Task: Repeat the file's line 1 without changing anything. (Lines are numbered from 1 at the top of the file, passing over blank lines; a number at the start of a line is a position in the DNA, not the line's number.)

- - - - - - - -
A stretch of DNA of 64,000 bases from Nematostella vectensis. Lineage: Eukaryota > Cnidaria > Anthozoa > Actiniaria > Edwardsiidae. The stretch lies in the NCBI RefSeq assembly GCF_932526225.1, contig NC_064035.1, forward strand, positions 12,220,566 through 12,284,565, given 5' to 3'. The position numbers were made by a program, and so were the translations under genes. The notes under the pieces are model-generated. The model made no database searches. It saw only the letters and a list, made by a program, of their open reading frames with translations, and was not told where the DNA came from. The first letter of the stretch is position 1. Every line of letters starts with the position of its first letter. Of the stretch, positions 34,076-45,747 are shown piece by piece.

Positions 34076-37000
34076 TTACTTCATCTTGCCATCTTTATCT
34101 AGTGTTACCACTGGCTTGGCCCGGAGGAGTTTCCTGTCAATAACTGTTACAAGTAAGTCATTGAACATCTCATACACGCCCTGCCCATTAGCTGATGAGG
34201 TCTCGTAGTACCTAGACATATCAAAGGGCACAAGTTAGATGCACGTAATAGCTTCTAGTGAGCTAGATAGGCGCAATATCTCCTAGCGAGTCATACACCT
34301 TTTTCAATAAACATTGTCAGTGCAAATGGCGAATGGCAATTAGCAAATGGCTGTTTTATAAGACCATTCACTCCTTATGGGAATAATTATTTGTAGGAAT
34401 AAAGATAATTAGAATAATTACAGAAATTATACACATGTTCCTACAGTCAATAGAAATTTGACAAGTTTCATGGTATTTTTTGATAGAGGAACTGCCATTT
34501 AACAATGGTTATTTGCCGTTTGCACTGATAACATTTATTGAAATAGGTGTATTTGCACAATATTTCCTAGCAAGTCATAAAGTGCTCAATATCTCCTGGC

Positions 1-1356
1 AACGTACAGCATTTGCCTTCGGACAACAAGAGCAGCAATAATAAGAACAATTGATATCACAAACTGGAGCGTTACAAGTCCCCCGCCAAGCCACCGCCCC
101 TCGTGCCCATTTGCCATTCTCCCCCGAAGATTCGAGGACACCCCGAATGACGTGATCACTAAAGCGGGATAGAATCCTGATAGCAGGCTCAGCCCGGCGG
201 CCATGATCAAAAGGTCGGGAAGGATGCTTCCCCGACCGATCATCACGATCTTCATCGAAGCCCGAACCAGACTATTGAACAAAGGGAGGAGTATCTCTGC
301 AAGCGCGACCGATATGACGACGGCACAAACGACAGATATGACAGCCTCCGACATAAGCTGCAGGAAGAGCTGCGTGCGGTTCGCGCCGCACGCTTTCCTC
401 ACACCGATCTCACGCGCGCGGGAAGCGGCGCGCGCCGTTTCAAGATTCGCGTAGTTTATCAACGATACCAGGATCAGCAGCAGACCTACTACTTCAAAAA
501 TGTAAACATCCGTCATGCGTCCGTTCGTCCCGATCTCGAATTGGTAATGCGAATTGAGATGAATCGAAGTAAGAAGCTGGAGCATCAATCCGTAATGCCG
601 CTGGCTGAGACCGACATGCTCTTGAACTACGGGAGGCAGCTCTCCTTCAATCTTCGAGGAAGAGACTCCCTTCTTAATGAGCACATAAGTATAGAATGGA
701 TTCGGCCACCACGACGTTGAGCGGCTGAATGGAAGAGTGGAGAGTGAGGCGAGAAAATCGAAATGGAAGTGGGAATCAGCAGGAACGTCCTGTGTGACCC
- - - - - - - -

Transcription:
A stretch of DNA of 64,000 bases from Nematostella vectensis. Lineage: Eukaryota > Cnidaria > Anthozoa > Actiniaria > Edwardsiidae. The stretch lies in the NCBI RefSeq assembly GCF_932526225.1, contig NC_064035.1, forward strand, positions 12,220,566 through 12,284,565, given 5' to 3'. The position numbers were made by a program, and so were the translations under genes. The notes under the pieces are model-generated. The model made no database searches. It saw only the letters and a list, made by a program, of their open reading frames with translations, and was not told where the DNA came from. The first letter of the stretch is position 1. Every line of letters starts with the position of its first letter. Of the stretch, positions 34,076-45,747 are shown piece by piece.